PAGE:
United States District Court, N.D. Indiana, Hammond Division
OPINION AND ORDER
PAUL R. CHERRY, Magistrate Judge.
This matter is before the Court on the EEOC's Motion to Compel Agreed-Upon Format of SVT's Discovery Responses [DE 61] and the EEOC's Motion for Leave to File Documents Under Seal [DE 65], both filed by Plaintiff Equal Employment Opportunity Commission ("EEOC") on February 20, 2014. Defendant SVT, LLC d/b/a Ultra Foods ("SVT") filed a response on March 17, 2014, and the EEOC filed a reply on April 2, 2014.
1. Legal Standard
Federal Rule of Civil Procedure 34(b)(1)(C) provides that a party requesting production of electronically stored information ("ESI") "may specify the form or forms in which electronically stored information is to be produced." Fed.R.Civ.P. 34(b)(1)(C). In addition, Rule 34 sets out procedures to be used for producing ESI:
(i) A party must produce documents as they are kept in the usual course of business or must organize and label them to correspond to the categories in the request;
(ii) If a request does not specify a form for producing electronically stored information, a party must produce it in a form or forms in which it is ordinarily maintained or in a reasonably usable form or forms; and
(iii) A party need not produce the same electronically stored information in more than one form.
Fed. R. Civ. P. 34(b)(2)(E)(ii).
Federal Rule of Civil Procedure 26 provides for specific limitations on ESI:
A party need not provide discovery of electronically stored information from sources that the party identifies as not reasonably accessible because of undue burden or cost. On motion to compel discovery or for a protective order, the party from whom discovery is sought must show that the information is not reasonably accessible because of undue burden or cost. If that showing is made, the court may nonetheless order discovery from such sources if the requesting party shows good cause, considering the limitations of Rule 26(b)(2)(C). The court may specify conditions for the discovery.
Fed. R. Civ. P. 26(b)(2)(B).
In the Complaint, the EEOC alleges that SVT, a retail grocer, refused to hire a class of qualified applicants for available night stocker positions because of the applicants' sex (female) and disproportionately hired more males than females, despite receiving applications from qualified females during times that SVT filled available night stocker positions. SVT denies the allegations. The EEOC seeks backpay and prejudgment interest on behalf of the class.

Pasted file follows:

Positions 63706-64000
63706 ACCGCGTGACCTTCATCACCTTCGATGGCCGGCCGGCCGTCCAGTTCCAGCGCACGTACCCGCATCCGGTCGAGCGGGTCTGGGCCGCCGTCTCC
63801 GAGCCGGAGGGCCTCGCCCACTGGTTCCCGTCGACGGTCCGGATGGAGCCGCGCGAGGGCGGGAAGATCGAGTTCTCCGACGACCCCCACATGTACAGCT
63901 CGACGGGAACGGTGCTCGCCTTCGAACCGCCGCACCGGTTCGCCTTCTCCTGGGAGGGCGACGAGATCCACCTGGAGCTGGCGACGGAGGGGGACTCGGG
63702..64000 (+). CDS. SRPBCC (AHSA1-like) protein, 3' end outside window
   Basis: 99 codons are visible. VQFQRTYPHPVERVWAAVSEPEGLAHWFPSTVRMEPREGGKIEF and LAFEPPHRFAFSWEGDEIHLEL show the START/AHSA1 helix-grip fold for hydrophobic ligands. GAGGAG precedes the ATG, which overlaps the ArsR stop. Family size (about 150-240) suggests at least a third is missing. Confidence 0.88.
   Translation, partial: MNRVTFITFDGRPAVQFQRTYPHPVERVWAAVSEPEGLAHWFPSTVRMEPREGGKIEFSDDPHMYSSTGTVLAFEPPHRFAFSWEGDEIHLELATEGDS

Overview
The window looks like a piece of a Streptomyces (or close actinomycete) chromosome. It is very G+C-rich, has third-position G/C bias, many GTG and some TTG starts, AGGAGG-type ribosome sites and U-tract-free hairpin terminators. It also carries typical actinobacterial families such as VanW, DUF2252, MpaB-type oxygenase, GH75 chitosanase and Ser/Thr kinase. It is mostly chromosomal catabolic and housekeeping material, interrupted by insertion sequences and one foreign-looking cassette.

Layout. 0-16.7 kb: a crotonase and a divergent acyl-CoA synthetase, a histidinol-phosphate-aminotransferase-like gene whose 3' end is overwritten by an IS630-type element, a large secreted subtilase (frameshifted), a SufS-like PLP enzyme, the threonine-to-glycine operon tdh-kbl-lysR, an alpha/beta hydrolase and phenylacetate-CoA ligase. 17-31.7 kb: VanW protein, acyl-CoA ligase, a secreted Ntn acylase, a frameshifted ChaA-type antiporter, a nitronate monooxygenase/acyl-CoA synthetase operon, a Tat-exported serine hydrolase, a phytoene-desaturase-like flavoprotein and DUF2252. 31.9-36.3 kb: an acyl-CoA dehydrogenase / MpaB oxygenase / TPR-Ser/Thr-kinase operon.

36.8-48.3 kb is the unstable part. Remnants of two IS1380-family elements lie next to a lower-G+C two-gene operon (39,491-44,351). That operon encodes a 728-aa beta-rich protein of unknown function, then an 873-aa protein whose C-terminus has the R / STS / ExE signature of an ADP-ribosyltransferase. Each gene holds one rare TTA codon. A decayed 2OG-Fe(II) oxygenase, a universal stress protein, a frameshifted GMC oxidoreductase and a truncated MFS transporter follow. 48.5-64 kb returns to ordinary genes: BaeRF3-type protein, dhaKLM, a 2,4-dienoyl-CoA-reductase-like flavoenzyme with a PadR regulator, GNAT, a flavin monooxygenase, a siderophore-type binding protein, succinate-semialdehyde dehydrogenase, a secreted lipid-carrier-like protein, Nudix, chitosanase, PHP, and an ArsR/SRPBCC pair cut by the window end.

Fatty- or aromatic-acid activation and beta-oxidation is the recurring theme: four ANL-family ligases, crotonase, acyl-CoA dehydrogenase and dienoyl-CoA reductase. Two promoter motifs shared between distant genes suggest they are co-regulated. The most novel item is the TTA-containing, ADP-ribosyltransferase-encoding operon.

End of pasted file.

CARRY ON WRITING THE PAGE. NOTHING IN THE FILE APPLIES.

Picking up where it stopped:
In an August 20, 2013 written correspondence, the EEOC provided SVT with instructions for SVT's production of ESI, titled the "Concordance Load File Specifications, " requesting that (1) documents be produced in near native.Tiff format and (2) spreadsheets and databases be produced in native format. Initially, SVT communicated that it could comply with these format requests. The EEOC served its First Request for Production on September 30, 2013, referencing the August 20, 2013 correspondence and the Concordance Load File Specifications. The EEOC's Request for Production sought applications, screening assessments, interview guides, spreadsheets containing data about applicants and employees, and pay rate information. The parties do not dispute that the ESI sought by the EEOC and at issue in this motion is relevant under Federal Rule of Civil Procedure 26.
On January 16, 2014, SVT began serving discovery responses. SVT produced spreadsheets in.Tiff format, which was not the native format. SVT produced employment applications in singlepage, non-unitized.pdf and.Tiff format without a load file. In those responses, SVT averred that "[a]ll relevant data has been provided pursuant to industry standards." (Pl. Br., Ex. 3, Cert. ¶ 3). At no time prior to the production of documents on January 16, 2014, did SVT discuss with the EEOC any concerns with producing responsive ...